Daeheung Station, tonight.
I was coming back from seeing Moon at Seoul Theater in Jongno, where it was playing in the biggest movie theater I have ever been in--a huge, cavernous, old-fashioned one with a balcony (!). Sadly, aside from my friend and I, there were only two other people in the entire place. I don't think they were expecting anyone to show up for it--they started it 10 minutes early and we missed the first few.
Roger Ebert quipped that the early design of the film doesn't so much reference 2001 as "simply happen to date back to the '2001' era (which was of course eight years ago)". I also saw quite a bit of Tarkovsky's Solaris (haven't seen Soderbergh's remake) early on; but having set itself up with them in the first act, it goes its own way from then on out. Sam Rockwell's great (and he has to be, as the only other substantial role in the entire movie is Kevin Spacey's voice as the base's computer), the exterior moon effects shots are awesome in their monochrome desolation, and Clint Mansell's score is pretty great, too--a bit more restrained and moody than the churning motifs of The Fountain (even got compared to Low in NME). It's just a pretty great little hard sci-fi flick. You should go (and maybe get there early)! If anyone wants to, I'll go again!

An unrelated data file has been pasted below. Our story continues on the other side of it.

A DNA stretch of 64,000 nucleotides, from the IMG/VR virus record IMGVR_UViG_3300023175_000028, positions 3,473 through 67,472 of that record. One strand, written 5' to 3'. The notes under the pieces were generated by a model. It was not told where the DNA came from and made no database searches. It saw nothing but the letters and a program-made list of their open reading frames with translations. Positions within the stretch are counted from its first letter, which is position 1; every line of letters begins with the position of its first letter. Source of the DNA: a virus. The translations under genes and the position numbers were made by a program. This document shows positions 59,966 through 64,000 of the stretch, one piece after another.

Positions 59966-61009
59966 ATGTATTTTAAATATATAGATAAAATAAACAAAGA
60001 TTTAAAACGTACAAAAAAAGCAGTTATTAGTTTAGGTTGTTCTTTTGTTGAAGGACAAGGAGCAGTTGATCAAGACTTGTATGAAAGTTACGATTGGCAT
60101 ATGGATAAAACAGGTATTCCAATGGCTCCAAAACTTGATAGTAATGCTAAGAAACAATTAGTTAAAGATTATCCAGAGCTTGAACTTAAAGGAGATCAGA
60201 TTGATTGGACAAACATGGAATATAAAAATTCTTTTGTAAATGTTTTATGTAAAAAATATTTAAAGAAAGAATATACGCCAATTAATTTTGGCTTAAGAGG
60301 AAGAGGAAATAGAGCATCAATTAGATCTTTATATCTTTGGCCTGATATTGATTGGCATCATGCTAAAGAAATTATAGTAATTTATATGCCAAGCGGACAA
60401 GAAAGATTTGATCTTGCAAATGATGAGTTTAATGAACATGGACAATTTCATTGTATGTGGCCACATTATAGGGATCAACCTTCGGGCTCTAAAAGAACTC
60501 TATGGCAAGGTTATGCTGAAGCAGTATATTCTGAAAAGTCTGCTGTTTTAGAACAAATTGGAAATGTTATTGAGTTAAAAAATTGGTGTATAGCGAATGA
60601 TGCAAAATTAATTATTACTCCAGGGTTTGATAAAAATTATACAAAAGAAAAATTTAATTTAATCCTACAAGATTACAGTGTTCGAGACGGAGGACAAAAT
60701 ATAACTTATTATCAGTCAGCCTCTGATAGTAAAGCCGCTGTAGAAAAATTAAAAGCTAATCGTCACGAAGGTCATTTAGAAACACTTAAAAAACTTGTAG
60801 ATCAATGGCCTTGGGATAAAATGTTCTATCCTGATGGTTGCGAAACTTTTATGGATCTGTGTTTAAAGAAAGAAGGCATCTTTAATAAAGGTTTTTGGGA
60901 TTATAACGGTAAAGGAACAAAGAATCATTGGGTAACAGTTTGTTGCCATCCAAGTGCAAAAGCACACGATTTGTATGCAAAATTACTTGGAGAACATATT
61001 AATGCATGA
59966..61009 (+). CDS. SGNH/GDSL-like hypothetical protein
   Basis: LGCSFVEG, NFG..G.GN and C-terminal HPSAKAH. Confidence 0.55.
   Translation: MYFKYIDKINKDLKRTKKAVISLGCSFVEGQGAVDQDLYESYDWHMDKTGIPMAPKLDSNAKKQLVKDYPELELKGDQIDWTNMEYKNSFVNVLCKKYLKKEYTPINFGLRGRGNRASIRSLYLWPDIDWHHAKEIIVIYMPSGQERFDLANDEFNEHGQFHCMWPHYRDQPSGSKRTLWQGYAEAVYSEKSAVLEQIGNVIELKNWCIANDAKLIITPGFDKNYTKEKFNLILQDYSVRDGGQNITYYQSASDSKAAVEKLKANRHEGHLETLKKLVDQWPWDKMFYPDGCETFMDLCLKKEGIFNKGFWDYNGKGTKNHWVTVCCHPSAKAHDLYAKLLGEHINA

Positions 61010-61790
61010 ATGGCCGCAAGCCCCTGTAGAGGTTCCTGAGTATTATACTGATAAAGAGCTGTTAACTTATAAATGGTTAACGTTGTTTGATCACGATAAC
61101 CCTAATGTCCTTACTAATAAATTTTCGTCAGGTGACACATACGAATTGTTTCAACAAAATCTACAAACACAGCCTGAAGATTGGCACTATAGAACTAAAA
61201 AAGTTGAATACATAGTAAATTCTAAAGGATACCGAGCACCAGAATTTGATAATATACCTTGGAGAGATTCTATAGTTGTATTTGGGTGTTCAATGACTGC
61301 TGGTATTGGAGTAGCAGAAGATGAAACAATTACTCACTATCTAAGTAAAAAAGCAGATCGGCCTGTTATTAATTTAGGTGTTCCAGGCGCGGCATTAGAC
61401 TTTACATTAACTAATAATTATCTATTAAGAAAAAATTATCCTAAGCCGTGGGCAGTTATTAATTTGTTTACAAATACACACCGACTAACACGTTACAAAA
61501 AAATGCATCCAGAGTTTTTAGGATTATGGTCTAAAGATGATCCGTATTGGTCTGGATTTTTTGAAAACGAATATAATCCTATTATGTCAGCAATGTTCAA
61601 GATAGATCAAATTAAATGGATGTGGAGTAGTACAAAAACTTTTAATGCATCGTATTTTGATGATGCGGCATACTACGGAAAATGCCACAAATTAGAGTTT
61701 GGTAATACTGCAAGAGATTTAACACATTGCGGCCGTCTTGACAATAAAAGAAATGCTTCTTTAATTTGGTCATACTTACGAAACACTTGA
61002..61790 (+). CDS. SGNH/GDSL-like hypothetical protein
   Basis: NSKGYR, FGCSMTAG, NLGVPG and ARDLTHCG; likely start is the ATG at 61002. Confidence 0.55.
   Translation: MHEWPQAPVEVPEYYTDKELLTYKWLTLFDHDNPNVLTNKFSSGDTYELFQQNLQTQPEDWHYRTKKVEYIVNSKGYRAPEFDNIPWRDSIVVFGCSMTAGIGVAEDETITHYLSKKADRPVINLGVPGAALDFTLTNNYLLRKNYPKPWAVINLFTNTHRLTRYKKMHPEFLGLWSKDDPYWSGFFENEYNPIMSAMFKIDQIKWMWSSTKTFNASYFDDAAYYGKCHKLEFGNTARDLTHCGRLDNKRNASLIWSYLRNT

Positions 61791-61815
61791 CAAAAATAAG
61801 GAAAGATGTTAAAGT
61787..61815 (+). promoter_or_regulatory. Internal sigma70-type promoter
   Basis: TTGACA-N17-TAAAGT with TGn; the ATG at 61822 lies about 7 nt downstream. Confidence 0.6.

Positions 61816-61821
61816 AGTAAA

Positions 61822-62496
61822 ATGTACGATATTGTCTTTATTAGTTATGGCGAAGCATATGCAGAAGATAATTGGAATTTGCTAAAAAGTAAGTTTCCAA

It was released in Korea under the title "The Moon", which was transliterated into Korean as 더 문, which, if you transliterate it back into English, reads "Deomun" since Korean doesn't have a th sound. I found this a a bit amusing but slightly confusing, as it's come out around the same time as New Moon.
Trivia: The corporation Sam Rockwell's astronaut works for is a Korean-American consortium, and the name of the base is 사랑 or Sarang, which means "love" in Korean--this because the director of the film, Duncan Jones, was dating a Korean at the time. You can see the Hangeul written on the uniforms and all around the walls on the base.
This has no bearing on the plot. There is, however, one cool, seemingly throwaway line delivered in Korean towards the end of the film--the Korean phrase for goodbye. But which one? In Korean, there are two versions, and you use them in different situations. If you know what those are, the one that is actually used serves as a neat bit of foreshadowing.
Intentional or a happy accident? It's more fun to think of it as the former. Interestingly, although the version used is clearly pronounced, the line was rendered in the Korean subtitles with the opposite one--perhaps an attempt by the translators to downplay it so as to not make the foreshadowing so heavy? Or maybe they assumed the original line was a mistranslation.
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Monday, November 30, 2009 | Posted by Mark Z at 1:03 PM |